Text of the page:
After the parliamentary elections in Israel, the conservative prime minister Benjamin Netanyahu and his challenger Benny Gantz from Center Alliance Blues White declares both winners. "The right-wing block led by Likud has clearly won," said Netanyahu. "I thank the Israeli citizens for their confidence, and I will start tonight building a right-wing government with my natural partners." Gantz and his teammate Jair Lapid declared: "We have won! (…) This election has a clear winner and a clear loser, Netanyahu has promised and lost 40 seats."
According to initial forecasts, a close result is emerging. Benjamin Netanyahu's Likud party has 33 to 36 seats on Israeli broadcasters and 36 to 37 seats on Benny Gantz's mid-blue and white coalition. But that's not enough to govern alone. For a government majority, at least 61 out of 120 mandates are needed.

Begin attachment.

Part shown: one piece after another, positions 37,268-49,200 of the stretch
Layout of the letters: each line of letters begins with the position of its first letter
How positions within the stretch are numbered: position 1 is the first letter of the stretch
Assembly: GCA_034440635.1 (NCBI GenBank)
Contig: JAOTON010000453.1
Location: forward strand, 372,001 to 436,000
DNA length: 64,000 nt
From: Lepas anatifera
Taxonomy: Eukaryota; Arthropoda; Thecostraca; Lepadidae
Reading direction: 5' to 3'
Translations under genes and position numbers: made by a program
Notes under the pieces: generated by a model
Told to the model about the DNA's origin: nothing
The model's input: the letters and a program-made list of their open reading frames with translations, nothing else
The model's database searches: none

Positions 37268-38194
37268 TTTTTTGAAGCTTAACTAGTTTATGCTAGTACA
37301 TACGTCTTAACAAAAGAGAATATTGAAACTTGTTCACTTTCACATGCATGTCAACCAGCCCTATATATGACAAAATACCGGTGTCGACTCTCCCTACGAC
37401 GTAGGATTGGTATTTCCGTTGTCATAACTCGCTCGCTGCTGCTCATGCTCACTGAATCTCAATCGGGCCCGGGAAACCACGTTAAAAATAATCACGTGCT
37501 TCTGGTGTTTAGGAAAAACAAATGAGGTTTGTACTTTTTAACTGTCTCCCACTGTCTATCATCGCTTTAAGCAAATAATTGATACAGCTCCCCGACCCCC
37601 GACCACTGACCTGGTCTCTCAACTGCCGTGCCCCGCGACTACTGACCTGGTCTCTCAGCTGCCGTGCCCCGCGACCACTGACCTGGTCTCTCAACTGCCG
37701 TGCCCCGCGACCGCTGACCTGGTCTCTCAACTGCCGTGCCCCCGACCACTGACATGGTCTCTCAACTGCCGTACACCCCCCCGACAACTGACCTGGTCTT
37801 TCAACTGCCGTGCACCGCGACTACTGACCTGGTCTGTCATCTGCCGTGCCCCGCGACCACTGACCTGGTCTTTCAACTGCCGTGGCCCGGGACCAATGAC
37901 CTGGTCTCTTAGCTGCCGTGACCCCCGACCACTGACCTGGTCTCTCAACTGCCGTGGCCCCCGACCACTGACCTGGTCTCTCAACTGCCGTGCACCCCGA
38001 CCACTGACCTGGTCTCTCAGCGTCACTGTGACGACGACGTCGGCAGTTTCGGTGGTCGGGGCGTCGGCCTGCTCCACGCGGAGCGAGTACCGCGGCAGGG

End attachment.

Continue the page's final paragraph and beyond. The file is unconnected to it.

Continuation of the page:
Among the possible alliances, the forecasts are more in favor of the incumbent prime minister: two broadcasters clearly saw the right wing with Netanyahu's conservative Likud, the strict religious parties and the right-wing parties with 64-66 seats. The center-left camp with Gantz's blue-white coalition, the Labor Party, the left Merez party and the Arab parties received only 54 to 56 seats. In another TV station both camps each came to 60 seats.
Calculated possible is also a grand coalition of Likud and blue-white. However, both Netanyahu and Gantz had said in the election campaign that they would not sit in government with each other.
President Reuven Rivlin has two weeks to decide who to commission. He calls for recommendations from all parliamentary groups for the office of Prime Minister. Who then has the greatest opportunities for the formation of a government coalition, initially receives four weeks time. Usually the order receives the chairman of the group with the most votes. A new government is expected until the beginning of June.
Netanyahu had promised a few days before the election to annex parts of the West Bank.